Super Blackhawk

TM
[subject]
Tuesday, July 02, 2024, 08:43 (16 days ago)

I like the Trail Hawk Conversion but I already have a 4 5/8 Super Blackhawk that is just fine. One question, can it handle some of the hotter loads, most likely 300 gr. hard cast for wandering onto bear territory while fly fishing in some of the western states. Probably never see a bear but it doesn't hurt to be prepared and give it some thought.

Our single action 44 is, in most cases, a

Gary Reeder
[subject]
Tuesday, July 02, 2024, 10:49 (16 days ago) @ TM

5 shot, which gives it thicker walls and much more strength. No gun is idiot proof but a 5 shot cylinder is the way to go when in bear country. That would be when carrying a single action.

I have a Super Blackhawk in 4&5/8"

BigBoreGuy
[subject]
Tuesday, July 02, 2024, 12:23 (16 days ago) @ TM

Gary knows best and my experience is pretty much the same. What I have found is that if you're staying within SAAMI specs or close to them with 300gr. hard casts, the Super Blackhawk is fine as-is. But... Those Buffalo Bore and Underwood 340gr. +P+ loads are too much for repeated use in my humble opinion. They have pressure way over SAAMI specs. In that case, I'd go 5-shot conversion like Gary said. Or you can go with a few other options that I have found hold up to those loads, being Redhawk, Super Redhawk, or the BFR. Again, this is just my two cents, and I defer to Gary as he has much more experience than I do.

No plans

TM
[subject]
Tuesday, July 02, 2024, 12:29 (16 days ago) @ BigBoreGuy

to "hot rod" it or go over SAMI specs. 300 gr. hard cast is probably the biggset round I would shoot thru it. No desire to shoot Buffalo Bore.

Smart move. I don't know of any animal that can tell

Gary Reeder
[subject]
Tuesday, July 02, 2024, 15:47 (16 days ago) @ TM

a 300 grain at 1300 from a 400 at 1400. but the gun itself will tell, by shaking loose and wearing out parts real quick. I have always opted for a medium weight bullet at reasonable speed. I have seen 2 elephant taken with my 510 GNR and a 350 grain hard cast gas checked bullet at 1300 fps. Both were taken with 2 rounds each.
John Abraham, my African PH is offering me the African hunt of a lifetime, an old bull elephant with my revolver in 510 GNR. I would like to say I have taken an elephant but I really don't feel good about it. The bull would be an old bull way past his breeding age, probably close to 100 years old. He is just trying to die a peaceful death with nobody bothering him. But the game commission wants me to put the old fellow down and I just don't agree with that. The good side would be it would feed a couple of villages of natives for a few weeks but there is another side. As I get older the years I have left are special and I am sure it is the same with a 100 year old bull elephant. But the game commission has a drawing every year and the PH gets one permit in a lifetime but I would rather pass on it and let some young stud have the experience.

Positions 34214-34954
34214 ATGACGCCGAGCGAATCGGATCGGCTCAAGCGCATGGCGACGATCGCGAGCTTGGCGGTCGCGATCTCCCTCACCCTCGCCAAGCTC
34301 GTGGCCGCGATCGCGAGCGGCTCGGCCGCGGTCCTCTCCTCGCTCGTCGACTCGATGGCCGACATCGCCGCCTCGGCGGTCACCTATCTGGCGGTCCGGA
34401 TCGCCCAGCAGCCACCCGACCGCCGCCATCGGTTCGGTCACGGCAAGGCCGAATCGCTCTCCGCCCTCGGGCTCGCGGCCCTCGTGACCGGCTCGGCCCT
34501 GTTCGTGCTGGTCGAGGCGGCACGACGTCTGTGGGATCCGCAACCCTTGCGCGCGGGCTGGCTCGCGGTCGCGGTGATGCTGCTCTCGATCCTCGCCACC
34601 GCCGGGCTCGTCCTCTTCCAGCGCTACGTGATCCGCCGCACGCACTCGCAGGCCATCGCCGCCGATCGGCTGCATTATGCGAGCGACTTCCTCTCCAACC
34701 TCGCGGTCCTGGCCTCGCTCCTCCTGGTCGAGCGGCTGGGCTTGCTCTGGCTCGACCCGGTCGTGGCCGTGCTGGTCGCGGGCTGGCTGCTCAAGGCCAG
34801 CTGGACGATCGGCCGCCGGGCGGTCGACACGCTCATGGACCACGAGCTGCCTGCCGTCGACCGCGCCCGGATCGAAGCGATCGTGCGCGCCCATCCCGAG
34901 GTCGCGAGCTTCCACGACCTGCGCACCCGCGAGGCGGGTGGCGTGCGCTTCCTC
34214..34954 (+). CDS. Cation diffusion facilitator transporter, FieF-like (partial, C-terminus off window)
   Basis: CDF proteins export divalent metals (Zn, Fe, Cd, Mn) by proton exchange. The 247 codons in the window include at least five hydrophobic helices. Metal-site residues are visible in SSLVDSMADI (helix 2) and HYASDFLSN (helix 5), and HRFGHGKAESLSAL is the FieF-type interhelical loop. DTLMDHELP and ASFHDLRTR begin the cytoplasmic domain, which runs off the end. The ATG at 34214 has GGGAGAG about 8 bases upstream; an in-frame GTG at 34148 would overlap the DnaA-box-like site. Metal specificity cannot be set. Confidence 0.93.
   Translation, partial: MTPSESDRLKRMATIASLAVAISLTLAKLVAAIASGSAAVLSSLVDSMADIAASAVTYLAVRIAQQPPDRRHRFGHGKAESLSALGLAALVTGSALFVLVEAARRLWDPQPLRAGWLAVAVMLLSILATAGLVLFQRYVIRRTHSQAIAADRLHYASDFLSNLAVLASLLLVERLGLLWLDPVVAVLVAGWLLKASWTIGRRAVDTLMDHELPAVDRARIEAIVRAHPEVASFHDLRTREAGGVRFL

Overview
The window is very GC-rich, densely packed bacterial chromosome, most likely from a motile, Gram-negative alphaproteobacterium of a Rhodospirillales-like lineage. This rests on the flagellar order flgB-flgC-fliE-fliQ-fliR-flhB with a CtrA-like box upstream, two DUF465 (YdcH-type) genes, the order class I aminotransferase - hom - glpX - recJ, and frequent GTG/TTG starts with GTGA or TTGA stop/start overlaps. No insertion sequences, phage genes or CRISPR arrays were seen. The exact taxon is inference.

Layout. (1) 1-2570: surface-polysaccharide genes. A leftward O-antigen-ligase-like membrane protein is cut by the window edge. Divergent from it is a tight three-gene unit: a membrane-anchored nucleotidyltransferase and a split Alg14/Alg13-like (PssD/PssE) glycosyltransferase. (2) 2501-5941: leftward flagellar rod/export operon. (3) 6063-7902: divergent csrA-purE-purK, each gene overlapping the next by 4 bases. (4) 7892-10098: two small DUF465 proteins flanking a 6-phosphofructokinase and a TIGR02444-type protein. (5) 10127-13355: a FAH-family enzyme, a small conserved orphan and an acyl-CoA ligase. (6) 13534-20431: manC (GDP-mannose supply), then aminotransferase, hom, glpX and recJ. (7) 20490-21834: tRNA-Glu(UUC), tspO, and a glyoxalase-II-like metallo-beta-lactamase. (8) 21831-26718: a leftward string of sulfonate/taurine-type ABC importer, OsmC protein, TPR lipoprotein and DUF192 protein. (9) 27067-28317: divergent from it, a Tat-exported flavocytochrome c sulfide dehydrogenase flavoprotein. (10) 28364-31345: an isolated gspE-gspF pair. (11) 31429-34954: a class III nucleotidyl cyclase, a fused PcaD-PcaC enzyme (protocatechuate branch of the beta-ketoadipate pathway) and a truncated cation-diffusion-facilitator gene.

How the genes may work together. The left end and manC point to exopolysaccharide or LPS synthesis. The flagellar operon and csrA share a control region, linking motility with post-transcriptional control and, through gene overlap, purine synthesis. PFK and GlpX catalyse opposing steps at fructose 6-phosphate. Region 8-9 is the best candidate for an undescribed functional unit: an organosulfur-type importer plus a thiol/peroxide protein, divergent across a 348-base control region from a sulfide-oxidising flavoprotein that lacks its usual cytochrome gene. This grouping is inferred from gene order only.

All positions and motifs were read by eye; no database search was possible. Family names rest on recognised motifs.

I do want to go on one more African lion hunt with my 510 GNR revolver. That is out of 16 hunts in Africa my favorite hunt.
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Sorry to get off the subject of extreme heavy bullets at hyper speeds. I just remember good friend John Taffin telling more than one young hunter on here that it isn't the bullet weight and it isn't the bullet's speed. It is where you put the bullet that counts.
And if you have pissed off this fellow and he is at 10 yards you better put that bullet in the right spot.
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Sorry for changing the tone of the post from

Gary Reeder
[subject]
Tuesday, July 02, 2024, 17:08 (16 days ago) @ Gary Reeder

ammo to African hunting.

Gary, you are waxing nostalgic. I am impressed.

Winnturner48
[subject]
Thursday, July 04, 2024, 12:02 (14 days ago) @ Gary Reeder

- No text -

Back in the day it was the SBH vs the M29

WB
[subject]
Friday, July 05, 2024, 08:03 (13 days ago) @ BigBoreGuy

The 240 gr. was the standard. Everyone knew the S&W would need attention (after several thousand rounds) before the SBH. Recoil would eventually shake things loose and wear a bit. Nothing a little maintenance would not fix.

Then I personally think it was folks like Larry Kelly and JD that got the heavy bullet thing in .44 cal. going. Kelly was running all over the world with a .44 Mag. killing critters. They came up with a truncated nose 270 gr. at first, then it got a little wild. I still have several boxes of their plain base SSK 330 gr. Truncated flat nose. It's a bit difficult to load those where they don't recoil harsh! But they were hunting bullets, not intended to shoot thousands through the guns. I run them about 1200 fps and they will shoot clean through a treated power pole!